Australia gears up for future transport fuels

Australian transport experts have published the results of a year-long project looking at how the sector can address the environmental and economic challenges arising from its dependence on fossil fuels.

The Future Fuels Forum was set up by national science agency CSIRO to establish a series of scenarios through which Australia could establish a secure and sustainable transport fuel mix between now and 2050. Partners are drawn from a wide range of organisations with an interest in the sector.

Their report, ‘Fuel for thought’ addresses two issues: the need to dramatically reduce the transport sector’s greenhouse gas emissions and how to deal with the economic risks associated with increasingly costly and scarce oil supplies.

Dr John Wright, director of CSIRO’s Energy Transformed Flagship research initiative, said Australia’s transport fuel mix will substantially change in response to issues such as climate change and oil prices. “Securing access to affordable and sustainable fuel underpins Australia’s economy and way of life and as a nation with relatively high vehicle use, we are vulnerable to the economic, environmental and social impacts of rising oil prices and rising temperatures,” he said.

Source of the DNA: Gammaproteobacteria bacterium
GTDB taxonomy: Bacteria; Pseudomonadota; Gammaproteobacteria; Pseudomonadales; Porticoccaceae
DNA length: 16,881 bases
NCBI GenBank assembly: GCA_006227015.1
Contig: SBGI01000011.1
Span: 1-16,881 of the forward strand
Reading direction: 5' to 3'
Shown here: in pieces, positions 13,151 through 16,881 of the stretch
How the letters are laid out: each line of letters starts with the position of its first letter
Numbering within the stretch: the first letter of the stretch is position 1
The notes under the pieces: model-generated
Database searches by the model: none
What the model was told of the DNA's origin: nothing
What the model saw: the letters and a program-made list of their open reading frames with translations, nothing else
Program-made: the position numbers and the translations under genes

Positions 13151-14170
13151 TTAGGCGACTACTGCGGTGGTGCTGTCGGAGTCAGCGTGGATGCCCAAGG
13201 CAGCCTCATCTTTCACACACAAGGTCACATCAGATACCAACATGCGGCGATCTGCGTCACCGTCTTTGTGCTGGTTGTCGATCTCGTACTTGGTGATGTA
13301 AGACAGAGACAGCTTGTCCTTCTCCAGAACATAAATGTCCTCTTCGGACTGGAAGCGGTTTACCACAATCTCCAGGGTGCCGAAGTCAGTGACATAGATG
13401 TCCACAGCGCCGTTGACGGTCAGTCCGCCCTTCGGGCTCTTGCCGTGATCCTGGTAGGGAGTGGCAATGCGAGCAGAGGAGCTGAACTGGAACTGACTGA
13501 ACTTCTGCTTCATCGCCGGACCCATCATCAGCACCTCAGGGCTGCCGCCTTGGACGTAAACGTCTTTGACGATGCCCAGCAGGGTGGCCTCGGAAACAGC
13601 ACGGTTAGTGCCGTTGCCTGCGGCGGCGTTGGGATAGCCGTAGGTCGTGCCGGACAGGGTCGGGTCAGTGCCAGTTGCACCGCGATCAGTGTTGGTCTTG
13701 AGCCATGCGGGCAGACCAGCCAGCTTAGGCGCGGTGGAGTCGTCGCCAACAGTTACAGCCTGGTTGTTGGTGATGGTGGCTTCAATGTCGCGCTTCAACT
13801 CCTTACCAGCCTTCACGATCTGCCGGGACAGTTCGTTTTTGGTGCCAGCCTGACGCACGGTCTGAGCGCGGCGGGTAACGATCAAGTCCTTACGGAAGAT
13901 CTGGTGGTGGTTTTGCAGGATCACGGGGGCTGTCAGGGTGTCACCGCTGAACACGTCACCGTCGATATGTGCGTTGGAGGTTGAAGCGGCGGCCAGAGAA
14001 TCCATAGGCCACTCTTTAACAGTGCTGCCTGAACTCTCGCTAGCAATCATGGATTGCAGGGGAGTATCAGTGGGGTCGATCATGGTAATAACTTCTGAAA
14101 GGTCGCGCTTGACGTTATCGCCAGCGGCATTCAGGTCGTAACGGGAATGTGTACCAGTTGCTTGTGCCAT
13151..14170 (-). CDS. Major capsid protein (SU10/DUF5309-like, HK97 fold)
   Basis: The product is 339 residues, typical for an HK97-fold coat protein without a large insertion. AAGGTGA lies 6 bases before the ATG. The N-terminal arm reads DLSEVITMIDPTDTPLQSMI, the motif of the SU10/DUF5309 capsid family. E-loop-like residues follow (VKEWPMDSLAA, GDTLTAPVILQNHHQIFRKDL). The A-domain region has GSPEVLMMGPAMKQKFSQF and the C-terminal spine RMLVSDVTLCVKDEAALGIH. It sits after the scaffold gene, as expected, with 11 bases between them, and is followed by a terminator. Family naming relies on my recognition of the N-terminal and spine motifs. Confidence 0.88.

The Forum believes Australia’s fuel mix will shift in the near term to include the expanded use of diesel, gaseous fuels such as LPG and hybrid electric vehicles, with even greater diversity beyond 2020 that might include hydrogen, synthetic fuels from coal or gas and advanced biofuels that will not impact food production.

The scenarios it developed have been subjected to advanced modelling and assessment that members claim have provided significant insights into the potential impacts of climbing oil prices and the inclusion of fuel in the government’s emissions trading scheme.

Although the future price of oil is uncertain, one of the Forum’s models suggests that if production peaks, prices could climb as high as A$8 per litre by 2018 in the most extreme case.

“This outcome could result in significant social impacts that are likely to adversely affect low income Australians,” said Wright. “Results such as this could be seen as a catalyst for early action on the development and roll-out of alternative fuel options, low emission vehicle technologies and infrastructure that supports sustainable transport.”

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